Thursday, 8 July 2010

Zombie Media - on Art Methods and Media Archaeology with Garnet Hertz

We are working on a joint text with Dr Garnet Hertz, an artist and a writer, on media archaeology and its connection to DIY art methodologies. This text is to continue our recent discussion on media archaeology published in Ctheory, and continues to elaborate some of the new directions in which media archaeology is inspiring art and theory. Below the beginning of the text that is still work-in-progress, but informs both Garnet's own project on theory of DIY as well as my own media archaeology book.

Zombie Media: Circuit Bending Media Archaeology into an Art Method

A more frightening prospect than a past that never can be regained is a past that never goes away. We know this lesson from horror films with the undead, zombies, and other things supernatural that haunt us, but we recognize it from everyday life as well. We recognize it from the heaps of waste and refuse that pile up in our basements, outside urban centers, and in places which are characterized by obsolescence, discarded objects, and things we hope stay forgotten. Of course, this is not the case with the return of dangerous toxins and other residue from supposedly immaterial information technologies – hundreds of millions of electronic devices discarded annually, most of which are still working. Obsolescence returns. In the United States, about 400 million units of consumer electronics are discarded every year. Electronic waste, like obsolete cellular telephones, computers, monitors, and televisions, compose the fastest growing and most toxic portion of waste in American society. As a result of rapid technological change, low initial cost and planned obsolescence, the federal Environmental Protection Agency (EPA) estimates that two-thirds of all discarded consumer electronics still work – approximately 250 million functioning computers, televisions, VCRs and cell phones are discarded each year in the (United States.Environmental Protection Agency. Fact Sheet: Management of Electronic Waste in the United States, July 2008, EPA 530-F-08-014. )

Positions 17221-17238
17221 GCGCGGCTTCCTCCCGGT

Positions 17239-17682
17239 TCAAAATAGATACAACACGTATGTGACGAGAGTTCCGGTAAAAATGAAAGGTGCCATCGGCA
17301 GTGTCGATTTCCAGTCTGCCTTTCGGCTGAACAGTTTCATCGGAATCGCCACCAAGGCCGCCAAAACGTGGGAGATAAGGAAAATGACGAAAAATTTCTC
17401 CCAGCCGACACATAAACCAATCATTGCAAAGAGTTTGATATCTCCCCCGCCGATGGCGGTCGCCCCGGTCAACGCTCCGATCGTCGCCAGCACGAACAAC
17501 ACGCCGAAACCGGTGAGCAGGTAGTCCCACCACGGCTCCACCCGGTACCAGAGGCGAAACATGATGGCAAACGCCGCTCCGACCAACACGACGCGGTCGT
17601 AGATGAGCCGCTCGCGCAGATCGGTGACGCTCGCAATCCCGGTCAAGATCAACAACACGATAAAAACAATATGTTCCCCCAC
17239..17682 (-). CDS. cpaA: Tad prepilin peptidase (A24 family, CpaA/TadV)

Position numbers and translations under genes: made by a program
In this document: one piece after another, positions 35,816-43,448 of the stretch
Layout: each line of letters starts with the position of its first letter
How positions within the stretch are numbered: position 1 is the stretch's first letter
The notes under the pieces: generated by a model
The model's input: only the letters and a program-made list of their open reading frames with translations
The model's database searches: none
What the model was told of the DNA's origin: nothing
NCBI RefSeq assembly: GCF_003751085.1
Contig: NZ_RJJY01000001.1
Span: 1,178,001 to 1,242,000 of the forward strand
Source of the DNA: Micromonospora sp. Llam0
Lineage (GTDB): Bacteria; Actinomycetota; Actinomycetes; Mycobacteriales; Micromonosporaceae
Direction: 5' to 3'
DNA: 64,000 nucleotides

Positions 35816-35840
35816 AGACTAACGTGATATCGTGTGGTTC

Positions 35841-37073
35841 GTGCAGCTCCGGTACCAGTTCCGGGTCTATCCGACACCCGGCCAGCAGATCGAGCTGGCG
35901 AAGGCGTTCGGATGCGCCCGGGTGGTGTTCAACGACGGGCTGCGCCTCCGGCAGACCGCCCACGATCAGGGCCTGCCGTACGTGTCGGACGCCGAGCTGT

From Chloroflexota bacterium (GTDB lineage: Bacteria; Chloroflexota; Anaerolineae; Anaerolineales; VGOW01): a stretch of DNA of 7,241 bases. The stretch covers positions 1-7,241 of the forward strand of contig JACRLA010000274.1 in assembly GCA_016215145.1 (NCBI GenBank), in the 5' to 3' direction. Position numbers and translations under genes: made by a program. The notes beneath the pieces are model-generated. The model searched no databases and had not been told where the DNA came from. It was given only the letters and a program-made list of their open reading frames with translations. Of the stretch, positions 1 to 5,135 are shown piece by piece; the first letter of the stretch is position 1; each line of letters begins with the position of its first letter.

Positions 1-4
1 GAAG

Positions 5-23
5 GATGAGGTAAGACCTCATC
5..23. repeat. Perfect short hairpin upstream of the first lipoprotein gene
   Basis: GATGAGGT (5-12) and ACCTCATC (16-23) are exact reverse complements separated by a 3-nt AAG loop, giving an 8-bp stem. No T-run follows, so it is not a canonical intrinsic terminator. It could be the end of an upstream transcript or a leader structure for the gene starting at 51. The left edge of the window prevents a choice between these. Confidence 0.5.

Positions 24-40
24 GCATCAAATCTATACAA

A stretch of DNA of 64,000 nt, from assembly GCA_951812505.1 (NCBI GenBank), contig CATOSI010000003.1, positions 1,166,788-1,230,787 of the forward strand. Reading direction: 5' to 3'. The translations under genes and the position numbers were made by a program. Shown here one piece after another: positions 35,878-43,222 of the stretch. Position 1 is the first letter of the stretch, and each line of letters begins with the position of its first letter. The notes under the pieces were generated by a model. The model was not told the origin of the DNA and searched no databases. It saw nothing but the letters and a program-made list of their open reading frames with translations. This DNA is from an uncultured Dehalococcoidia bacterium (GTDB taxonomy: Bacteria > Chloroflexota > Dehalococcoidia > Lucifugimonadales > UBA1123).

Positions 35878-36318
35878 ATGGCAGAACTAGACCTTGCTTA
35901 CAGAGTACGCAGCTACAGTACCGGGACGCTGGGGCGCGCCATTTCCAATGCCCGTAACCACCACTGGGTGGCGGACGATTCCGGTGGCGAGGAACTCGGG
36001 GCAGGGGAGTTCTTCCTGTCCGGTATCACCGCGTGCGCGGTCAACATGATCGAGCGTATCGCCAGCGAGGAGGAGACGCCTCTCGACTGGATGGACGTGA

The promised discursive disembodiment is embedded in a large pile of network wires, lines, routers, switches, and other very material things that as Jonathan Sterne acutely and bluntly states, "will be trashed". (Jonathan Sterne, "Out with the Trash: On the Future of New Media." In: Residual Media, edited by Charles R. Acland. (Minneapolis: University of Minnesota Press, 2007), 17.) Far from being accidental, discarding and obsolescence are in fact internal to contemporary media technologies. As Sterne argues, the logic of new media does not only mean the replacement of old media by new media, but that digital culture itself is itself loaded with the assumption and expectation of a short-term forthcoming obsolescence. There is always a better camera, laptop, mobile phone on the horizon: new media always becomes old. The lifecycle of a standardized consumer object is also its Heideggerian style deathcycle – a planned part of the cycle of media-cultural objects.

This text is an investigation into planned obsolescence, media culture and the various temporalities of media objects; we approach this under the umbrella of media archaeology and aim to extend the media archaeological interest of knowledge into an art methodology. Hence, media archaeology becomes not only a method for excavation of the repressed, the forgotten, the past, but extends itself into an artistic method close to Do-It-Yourself (DIY) culture, circuit bending, hardware hacking, and other exercises that are closely related to the political economy of information technology, as well as the environment. Media embodies memory, but not only human memory; memory of things, of objects, of chemicals, and circuits that are returned to nature, so to speak, after their cycle. But these can be resurrected. This embodiment of memory in things is what relates media archaeology to an ecosophic enterprise as well.

Figure remixed by Garnet Hertz:

Phases of media positioned in reference to political economy: New Media and Media Archaeology are overlaid on Gartner Group's Hype Cycle and Adoption Curve diagrams, graphic representations of the economic maturity, adoption and business application of specific technologies.(For more information on Gartner Group's Hype Cycle theory, see Jackie Fenn & Mark Raskino, Understanding Gartner's Hype Cycles, 2009. Gartner Group.) While the diagram itself is a reappropriated remix, the media archaeological phase as well is characterized by methodologies of remix and reuse, which play an ecosophical function as well.

Sunday, 4 July 2010

Authenticity, Forensics, Materiality, Virtuality and Emulation at BL